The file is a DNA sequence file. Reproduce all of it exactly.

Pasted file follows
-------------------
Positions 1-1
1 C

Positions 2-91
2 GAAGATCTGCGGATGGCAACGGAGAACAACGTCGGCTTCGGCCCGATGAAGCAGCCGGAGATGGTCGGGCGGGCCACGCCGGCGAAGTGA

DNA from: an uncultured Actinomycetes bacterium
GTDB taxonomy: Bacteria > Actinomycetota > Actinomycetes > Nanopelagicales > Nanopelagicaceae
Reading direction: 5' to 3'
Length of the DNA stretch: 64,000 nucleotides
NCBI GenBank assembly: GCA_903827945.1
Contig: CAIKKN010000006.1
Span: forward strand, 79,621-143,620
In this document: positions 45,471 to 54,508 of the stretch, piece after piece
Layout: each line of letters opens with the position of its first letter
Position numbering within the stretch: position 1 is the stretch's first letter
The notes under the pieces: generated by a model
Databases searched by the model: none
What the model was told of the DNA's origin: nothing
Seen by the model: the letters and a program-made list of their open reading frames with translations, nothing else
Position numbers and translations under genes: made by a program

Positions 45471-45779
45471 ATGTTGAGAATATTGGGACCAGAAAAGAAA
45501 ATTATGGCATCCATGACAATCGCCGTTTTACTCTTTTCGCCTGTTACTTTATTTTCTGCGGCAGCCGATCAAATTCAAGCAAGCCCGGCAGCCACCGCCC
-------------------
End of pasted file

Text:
Positions 1-1
1 C

Positions 2-91
2 GAAGATCTGCGGATGGCAACGGAGAACAACGTCGGCTTCGGCCCGATGAAGCAGCCGGAGATGGTCGGGCGGGCCACGCCGGCGAAGTGA

DNA from: an uncultured Actinomycetes bacterium
GTDB taxonomy: Bacteria > Actinomycetota > Actinomycetes > Nanopelagicales > Nanopelagicaceae
Reading direction: 5' to 3'
Length of the DNA stretch: 64,000 nucleotides
NCBI GenBank assembly: GCA_903827945.1
Contig: CAIKKN010000006.1
Span: forward strand, 79,621-143,620
In this document: positions 45,471 to 54,508 of the stretch, piece after piece
Layout: each line of letters opens with the position of its first letter
Position numbering within the stretch: position 1 is the stretch's first letter
The notes under the pieces: generated by a model
Databases searched by the model: none
What the model was told of the DNA's origin: nothing
Seen by the model: the letters and a program-made list of their open reading frames with translations, nothing else
Position numbers and translations under genes: made by a program

Positions 45471-45779
45471 ATGTTGAGAATATTGGGACCAGAAAAGAAA
45501 ATTATGGCATCCATGACAATCGCCGTTTTACTCTTTTCGCCTGTTACTTTATTTTCTGCGGCAGCCGATCAAATTCAAGCAAGCCCGGCAGCCACCGCCC